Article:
Journalism under Donald Trump


Oliver Hopcroft, Co-Editor-in-Chief

For many years, much of political journalism has been fairly formulaic: reporters retrieve facts from official streams of press conferences or releases, compile them into articles and publish them. Previous presidential administrations have held frequent press conferences and provided bountiful information to the media. Now, however, with the inauguration of President Donald Trump, much of this is changing. Dealing with a hostile presidential administration, the media will see a dramatic transition towards more grassroots sources for information.

We have seen, from the few recent press conferences and statements from the Trump administration, that they may not offer the same privileges to the media as the Obama administration and others did before. Already, Sean Spicer, President Trump’s press secretary, has offered “alternative facts” and repeatedly attacked the media. In a press conference on January 11, Trump said, “There’s been such a concerted effort by some in the mainstream media to delegitimize this election and to demean our incoming administration.” This echoes many of the sentiments expressed in his earlier campaign speeches, in which he referred to the media as “the opposition party” and made it clear that he will not act friendly towards them.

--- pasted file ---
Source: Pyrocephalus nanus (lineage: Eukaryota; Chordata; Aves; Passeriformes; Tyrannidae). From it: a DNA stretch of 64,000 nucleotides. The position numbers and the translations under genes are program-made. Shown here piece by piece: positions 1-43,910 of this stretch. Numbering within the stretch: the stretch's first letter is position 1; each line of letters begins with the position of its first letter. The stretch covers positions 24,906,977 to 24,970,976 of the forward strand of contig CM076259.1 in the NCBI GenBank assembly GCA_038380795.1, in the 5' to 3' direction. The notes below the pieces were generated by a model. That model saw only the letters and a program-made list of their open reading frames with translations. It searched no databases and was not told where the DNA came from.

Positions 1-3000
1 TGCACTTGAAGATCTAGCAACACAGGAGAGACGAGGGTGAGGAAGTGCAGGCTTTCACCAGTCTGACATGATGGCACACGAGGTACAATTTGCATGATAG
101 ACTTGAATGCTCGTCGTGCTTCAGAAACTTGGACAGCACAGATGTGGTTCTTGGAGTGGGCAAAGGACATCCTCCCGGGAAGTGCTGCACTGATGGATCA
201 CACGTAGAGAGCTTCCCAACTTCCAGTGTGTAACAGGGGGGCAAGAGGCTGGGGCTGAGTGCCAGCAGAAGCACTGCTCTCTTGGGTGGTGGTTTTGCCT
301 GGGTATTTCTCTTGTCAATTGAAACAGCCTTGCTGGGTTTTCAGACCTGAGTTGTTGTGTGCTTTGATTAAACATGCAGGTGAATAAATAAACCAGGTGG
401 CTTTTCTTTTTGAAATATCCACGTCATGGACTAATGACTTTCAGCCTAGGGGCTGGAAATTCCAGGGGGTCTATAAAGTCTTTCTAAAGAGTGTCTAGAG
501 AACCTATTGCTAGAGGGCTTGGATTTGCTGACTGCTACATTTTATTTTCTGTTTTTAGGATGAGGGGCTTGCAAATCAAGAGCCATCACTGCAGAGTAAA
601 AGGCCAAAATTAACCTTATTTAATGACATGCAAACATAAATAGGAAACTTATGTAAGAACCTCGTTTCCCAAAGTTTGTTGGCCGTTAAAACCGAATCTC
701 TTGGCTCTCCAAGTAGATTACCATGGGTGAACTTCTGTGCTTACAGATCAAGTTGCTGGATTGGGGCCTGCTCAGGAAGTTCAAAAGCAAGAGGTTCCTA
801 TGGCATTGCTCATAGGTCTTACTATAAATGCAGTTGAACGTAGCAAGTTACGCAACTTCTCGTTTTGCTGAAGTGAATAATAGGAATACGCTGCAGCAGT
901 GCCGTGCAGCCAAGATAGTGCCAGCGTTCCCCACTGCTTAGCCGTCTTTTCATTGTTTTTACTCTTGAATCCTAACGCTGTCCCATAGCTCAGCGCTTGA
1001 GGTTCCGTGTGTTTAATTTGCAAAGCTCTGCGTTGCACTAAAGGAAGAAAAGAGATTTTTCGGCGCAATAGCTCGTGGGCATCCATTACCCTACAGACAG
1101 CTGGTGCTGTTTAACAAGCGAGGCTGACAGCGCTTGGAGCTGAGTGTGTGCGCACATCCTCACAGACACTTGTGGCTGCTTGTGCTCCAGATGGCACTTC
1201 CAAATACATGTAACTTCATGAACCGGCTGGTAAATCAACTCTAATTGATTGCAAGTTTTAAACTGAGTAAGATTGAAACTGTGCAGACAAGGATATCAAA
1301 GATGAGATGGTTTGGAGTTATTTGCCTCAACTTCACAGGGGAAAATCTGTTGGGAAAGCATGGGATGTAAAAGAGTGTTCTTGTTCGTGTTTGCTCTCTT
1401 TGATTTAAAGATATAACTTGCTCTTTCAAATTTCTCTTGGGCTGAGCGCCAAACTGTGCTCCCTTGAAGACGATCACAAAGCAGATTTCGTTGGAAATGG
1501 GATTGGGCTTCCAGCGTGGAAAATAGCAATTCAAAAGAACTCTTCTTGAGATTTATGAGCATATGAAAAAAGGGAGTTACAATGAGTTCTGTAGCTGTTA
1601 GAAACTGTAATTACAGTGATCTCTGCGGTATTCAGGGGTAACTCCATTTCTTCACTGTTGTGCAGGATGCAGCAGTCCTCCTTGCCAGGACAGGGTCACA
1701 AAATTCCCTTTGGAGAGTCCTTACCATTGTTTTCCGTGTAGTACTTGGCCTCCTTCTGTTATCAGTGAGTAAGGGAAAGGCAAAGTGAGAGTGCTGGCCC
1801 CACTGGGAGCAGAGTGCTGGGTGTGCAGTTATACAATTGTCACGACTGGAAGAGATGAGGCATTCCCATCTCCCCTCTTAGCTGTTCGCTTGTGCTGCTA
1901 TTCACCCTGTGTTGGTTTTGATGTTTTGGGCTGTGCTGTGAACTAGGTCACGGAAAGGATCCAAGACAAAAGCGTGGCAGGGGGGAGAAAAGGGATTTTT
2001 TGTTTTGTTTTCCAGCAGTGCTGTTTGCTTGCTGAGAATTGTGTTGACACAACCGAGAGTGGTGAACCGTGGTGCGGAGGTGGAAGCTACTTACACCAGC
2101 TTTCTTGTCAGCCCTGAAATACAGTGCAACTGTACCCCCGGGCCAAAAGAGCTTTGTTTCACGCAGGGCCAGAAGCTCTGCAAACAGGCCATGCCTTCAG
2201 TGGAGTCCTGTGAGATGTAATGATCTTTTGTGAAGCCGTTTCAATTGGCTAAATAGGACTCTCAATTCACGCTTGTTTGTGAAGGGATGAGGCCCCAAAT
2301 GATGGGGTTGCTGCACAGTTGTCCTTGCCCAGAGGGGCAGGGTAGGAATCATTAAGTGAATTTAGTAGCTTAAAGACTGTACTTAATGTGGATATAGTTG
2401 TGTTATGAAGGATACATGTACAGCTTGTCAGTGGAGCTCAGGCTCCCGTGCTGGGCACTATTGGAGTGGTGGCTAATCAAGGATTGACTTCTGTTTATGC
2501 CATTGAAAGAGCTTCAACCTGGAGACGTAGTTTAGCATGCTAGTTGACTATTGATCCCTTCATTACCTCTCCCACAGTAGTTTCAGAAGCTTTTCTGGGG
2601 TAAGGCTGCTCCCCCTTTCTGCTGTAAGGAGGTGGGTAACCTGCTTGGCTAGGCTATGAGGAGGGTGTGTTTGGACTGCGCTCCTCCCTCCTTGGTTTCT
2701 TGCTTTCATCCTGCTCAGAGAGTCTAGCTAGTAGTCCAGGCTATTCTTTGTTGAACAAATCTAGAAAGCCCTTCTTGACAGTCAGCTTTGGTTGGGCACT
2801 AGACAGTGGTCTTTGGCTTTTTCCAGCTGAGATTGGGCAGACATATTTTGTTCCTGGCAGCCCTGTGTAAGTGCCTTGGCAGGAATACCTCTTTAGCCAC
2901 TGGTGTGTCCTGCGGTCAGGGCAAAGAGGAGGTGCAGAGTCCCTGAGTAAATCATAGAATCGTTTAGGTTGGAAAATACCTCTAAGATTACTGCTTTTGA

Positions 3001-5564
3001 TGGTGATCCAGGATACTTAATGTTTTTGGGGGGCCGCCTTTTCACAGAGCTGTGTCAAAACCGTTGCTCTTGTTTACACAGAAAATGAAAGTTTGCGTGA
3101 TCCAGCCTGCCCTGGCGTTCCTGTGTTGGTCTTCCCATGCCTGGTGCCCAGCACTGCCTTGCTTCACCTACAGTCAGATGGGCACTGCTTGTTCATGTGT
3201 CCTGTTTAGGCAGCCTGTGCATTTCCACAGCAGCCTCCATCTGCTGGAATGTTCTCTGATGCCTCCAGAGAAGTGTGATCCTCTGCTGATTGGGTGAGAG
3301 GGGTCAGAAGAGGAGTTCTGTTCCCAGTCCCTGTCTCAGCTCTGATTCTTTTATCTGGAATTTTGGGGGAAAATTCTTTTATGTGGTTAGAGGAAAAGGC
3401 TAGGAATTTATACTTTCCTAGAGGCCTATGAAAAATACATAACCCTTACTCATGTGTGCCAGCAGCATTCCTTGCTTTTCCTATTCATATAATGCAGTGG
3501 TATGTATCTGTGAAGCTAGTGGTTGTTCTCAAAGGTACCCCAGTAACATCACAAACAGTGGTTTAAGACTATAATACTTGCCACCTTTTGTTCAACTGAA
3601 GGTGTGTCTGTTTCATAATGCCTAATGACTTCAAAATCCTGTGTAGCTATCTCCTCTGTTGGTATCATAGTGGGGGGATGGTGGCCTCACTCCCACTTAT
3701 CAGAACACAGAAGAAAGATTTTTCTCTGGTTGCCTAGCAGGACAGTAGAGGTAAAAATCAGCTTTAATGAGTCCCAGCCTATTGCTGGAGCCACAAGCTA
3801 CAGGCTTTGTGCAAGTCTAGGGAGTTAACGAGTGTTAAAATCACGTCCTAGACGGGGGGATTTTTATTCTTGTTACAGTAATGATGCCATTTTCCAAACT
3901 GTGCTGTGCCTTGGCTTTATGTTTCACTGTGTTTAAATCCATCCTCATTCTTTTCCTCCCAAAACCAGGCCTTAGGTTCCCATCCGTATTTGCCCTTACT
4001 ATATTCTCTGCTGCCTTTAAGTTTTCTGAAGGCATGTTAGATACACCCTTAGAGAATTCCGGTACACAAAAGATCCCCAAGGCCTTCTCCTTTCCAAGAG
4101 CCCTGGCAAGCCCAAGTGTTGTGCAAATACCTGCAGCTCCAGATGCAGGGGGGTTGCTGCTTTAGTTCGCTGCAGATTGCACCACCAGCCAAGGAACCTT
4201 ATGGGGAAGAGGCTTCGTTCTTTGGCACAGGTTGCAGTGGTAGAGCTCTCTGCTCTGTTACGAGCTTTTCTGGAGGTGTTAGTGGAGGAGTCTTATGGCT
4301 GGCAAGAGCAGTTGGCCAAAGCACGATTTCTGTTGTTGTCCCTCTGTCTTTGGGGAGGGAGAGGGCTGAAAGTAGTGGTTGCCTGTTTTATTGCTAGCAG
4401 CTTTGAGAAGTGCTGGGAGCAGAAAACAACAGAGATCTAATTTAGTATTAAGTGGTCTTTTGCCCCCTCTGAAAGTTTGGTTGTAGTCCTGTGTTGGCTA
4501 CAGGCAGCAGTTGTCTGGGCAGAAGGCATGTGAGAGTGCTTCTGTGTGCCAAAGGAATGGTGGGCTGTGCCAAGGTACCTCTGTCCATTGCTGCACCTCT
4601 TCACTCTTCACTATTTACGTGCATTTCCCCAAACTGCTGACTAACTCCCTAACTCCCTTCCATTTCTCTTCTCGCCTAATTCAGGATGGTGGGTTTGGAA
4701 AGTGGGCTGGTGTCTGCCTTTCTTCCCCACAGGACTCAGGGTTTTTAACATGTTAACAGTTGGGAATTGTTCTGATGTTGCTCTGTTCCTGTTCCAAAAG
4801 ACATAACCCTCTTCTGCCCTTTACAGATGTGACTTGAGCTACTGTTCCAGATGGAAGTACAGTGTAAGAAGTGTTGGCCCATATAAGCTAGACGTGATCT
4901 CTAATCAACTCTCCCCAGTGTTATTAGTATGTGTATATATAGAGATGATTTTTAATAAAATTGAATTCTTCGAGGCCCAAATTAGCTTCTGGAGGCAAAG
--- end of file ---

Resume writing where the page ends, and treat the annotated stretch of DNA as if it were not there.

Unable to maintain the old system, the media will soon be forced to change. In place of official press releases, grassroots sources for information will become more common. During the Arab spring, when official reports were virtually nonexistent, amateur videos and eyewitness reports published on websites like LiveLeak and Twitter were a main source of information for journalists to report on. Although the situation in the US is far more stable than the Middle East was in 2010, we can still expect to see the same effect- when the government is less open to the press, other sources for journalists become more prevalent. However, these sources may be inaccurate, so investigative journalism will become more necessary. Instead of merely looking up facts, journalists will be given the task of sorting out the “alternative facts” from the truth.

These changes are not necessarily a bad thing. Many of them may actually have positive effects. Journalists and the media will be held to a higher standard in their accuracy, and more perspectives will be represented in sources for information. A recent Gallup poll found that just 32% of Americans say they trust mass media “to report the news fully, accurately and fairly.” The inclusion of more non-official sources may help those who currently feel estranged to become more connected to and represented by the media. If this demographic saw more interviews with people similar to themselves, it could help the media gain their trust back.

The Trump administration is like none other seen before, and much is still uncertain. From what we have seen, however, we know big changes are coming. Over the course of the next four years, the role of the media in the US will be transformed.